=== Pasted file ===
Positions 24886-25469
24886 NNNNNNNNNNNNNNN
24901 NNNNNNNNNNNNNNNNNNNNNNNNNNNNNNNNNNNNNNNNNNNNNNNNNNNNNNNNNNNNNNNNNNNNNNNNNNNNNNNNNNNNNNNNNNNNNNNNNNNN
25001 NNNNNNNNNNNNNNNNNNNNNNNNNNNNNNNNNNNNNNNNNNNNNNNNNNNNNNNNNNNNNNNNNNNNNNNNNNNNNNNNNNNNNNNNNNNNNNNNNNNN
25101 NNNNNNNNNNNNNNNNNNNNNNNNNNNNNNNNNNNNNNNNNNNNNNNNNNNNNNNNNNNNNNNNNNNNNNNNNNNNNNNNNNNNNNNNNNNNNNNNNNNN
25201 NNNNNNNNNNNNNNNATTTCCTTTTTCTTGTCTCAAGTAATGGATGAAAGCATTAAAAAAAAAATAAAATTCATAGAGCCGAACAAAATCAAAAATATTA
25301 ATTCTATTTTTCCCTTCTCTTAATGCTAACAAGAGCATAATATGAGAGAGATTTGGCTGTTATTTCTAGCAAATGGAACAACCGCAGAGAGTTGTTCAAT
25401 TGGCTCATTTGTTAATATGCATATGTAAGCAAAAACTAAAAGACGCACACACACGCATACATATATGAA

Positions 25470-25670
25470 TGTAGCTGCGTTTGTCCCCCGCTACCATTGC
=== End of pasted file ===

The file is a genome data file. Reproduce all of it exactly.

Positions 24886-25469
24886 NNNNNNNNNNNNNNN
24901 NNNNNNNNNNNNNNNNNNNNNNNNNNNNNNNNNNNNNNNNNNNNNNNNNNNNNNNNNNNNNNNNNNNNNNNNNNNNNNNNNNNNNNNNNNNNNNNNNNNN
25001 NNNNNNNNNNNNNNNNNNNNNNNNNNNNNNNNNNNNNNNNNNNNNNNNNNNNNNNNNNNNNNNNNNNNNNNNNNNNNNNNNNNNNNNNNNNNNNNNNNNN
25101 NNNNNNNNNNNNNNNNNNNNNNNNNNNNNNNNNNNNNNNNNNNNNNNNNNNNNNNNNNNNNNNNNNNNNNNNNNNNNNNNNNNNNNNNNNNNNNNNNNNN
25201 NNNNNNNNNNNNNNNATTTCCTTTTTCTTGTCTCAAGTAATGGATGAAAGCATTAAAAAAAAAATAAAATTCATAGAGCCGAACAAAATCAAAAATATTA
25301 ATTCTATTTTTCCCTTCTCTTAATGCTAACAAGAGCATAATATGAGAGAGATTTGGCTGTTATTTCTAGCAAATGGAACAACCGCAGAGAGTTGTTCAAT
25401 TGGCTCATTTGTTAATATGCATATGTAAGCAAAAACTAAAAGACGCACACACACGCATACATATATGAA

Positions 25470-25670
25470 TGTAGCTGCGTTTGTCCCCCGCTACCATTGC